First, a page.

HC Deb 02 August 1911 vol 29 cc542-3W

asked the Secretary to the Treasury whether any decision has yet been come to by the Treasury as to paying certain expenses incurred by clerks of the Crown and peace in Ireland for printing and advertising certain necessary forms on their orders, which by a decision of the Court of Appeal in Ireland have been declared to be illegal payments by the county council of Galway, and which decision has prevented payment to printers and newspaper owners all over Ireland for amounts due up to 1st January of this year; whether he has considered the effect upon these people who, in the ordinary course of business, would have been paid their amounts last February, of being kept out of their money whilst a Government Department is considering whether they will appeal to the House of Lords or not; whether he will indicate what course the Treasury intend to take immediately; and what remedy will be placed in the hands of the creditors for this delay?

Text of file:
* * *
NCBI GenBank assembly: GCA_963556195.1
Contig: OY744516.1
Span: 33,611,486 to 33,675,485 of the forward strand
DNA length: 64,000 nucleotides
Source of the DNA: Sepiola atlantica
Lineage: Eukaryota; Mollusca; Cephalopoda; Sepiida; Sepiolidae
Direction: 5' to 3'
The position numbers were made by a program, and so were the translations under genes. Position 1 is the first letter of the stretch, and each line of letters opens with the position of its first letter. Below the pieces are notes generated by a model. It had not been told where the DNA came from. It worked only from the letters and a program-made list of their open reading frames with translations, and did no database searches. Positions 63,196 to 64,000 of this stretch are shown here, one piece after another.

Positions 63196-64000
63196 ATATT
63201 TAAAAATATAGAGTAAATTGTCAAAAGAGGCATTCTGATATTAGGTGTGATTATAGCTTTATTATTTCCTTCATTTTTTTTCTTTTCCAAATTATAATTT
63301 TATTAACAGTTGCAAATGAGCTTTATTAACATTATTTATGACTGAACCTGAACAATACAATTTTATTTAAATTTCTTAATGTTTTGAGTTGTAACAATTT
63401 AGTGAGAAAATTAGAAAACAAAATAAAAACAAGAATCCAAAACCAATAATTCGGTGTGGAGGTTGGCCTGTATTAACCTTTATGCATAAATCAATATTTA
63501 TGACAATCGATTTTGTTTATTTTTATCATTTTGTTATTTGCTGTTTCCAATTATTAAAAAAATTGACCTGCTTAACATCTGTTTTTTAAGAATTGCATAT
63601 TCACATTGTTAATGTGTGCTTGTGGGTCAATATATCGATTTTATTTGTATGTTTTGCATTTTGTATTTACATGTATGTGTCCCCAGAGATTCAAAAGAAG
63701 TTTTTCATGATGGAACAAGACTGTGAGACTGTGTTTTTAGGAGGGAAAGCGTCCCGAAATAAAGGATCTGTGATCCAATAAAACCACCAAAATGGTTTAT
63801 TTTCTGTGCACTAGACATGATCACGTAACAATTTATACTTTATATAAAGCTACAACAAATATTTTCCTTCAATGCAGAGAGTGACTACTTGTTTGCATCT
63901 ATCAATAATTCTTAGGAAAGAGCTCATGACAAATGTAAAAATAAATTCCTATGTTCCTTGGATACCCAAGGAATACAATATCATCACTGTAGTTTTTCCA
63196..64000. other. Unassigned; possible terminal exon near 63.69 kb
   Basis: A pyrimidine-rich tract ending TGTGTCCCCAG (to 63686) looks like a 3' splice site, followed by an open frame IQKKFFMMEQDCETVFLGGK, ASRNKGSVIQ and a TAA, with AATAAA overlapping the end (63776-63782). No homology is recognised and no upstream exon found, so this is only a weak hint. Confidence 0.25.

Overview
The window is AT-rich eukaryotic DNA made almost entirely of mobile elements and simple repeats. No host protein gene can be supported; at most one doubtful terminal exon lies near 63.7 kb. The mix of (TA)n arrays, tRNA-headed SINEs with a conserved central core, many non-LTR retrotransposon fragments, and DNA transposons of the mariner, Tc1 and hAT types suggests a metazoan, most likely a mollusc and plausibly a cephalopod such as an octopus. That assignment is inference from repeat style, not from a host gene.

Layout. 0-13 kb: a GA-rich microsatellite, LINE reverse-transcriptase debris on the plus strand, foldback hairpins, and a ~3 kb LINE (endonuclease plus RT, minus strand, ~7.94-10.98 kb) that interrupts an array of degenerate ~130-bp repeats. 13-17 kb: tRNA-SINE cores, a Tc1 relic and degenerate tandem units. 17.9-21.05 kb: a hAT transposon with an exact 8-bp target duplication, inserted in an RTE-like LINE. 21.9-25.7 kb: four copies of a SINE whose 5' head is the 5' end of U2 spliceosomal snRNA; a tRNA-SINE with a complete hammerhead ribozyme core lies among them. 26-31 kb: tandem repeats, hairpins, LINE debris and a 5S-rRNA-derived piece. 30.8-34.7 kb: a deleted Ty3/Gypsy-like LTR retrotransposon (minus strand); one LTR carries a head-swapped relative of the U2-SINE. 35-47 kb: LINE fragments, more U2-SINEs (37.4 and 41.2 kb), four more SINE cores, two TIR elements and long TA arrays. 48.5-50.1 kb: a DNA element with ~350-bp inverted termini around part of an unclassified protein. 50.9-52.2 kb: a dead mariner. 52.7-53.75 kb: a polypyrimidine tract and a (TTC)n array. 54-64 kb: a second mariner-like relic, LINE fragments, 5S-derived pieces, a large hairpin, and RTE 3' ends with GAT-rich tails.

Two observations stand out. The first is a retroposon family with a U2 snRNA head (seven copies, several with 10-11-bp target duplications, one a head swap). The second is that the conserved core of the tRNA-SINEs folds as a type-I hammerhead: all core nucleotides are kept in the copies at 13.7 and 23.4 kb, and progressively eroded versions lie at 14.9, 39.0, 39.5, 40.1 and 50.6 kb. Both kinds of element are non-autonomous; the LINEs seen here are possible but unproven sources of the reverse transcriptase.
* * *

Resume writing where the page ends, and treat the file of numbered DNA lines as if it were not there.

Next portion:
The hon. Gentleman is misinformed as to the effect of the recent judgment of the Court of Appeal in the case referred to in the question. The Court of Appeal did not decide that the expenses dealt with in that case could not be legally defrayed by the county councils. On the contrary, the court clearly decided that the county councils had full power to make the payments, and that there was no other authority bound to do so. The matter accordingly does not appear to be in any sense one for the Treasury. All that the Court of Appeal did hold was, that while the county councils had unquestionable authority to incur the expenses involved, they were not under an obligation to do so. These expenses were undertaken by the county councils throughout Ireland since their creation in 1898, and prior thereto by their predecessors, the grand juries (save as to one item arising in its present form under the Local Government Act, 1898), and the Court of Appeal carefully pointed out the grave loss and inconvenience that would result to the ratepayers and local suitors if there were any departure by the county councils from the practice so long established. There has been no question of taking an appeal to the House of Lords. Indeed, an appeal could not be taken in the particular case.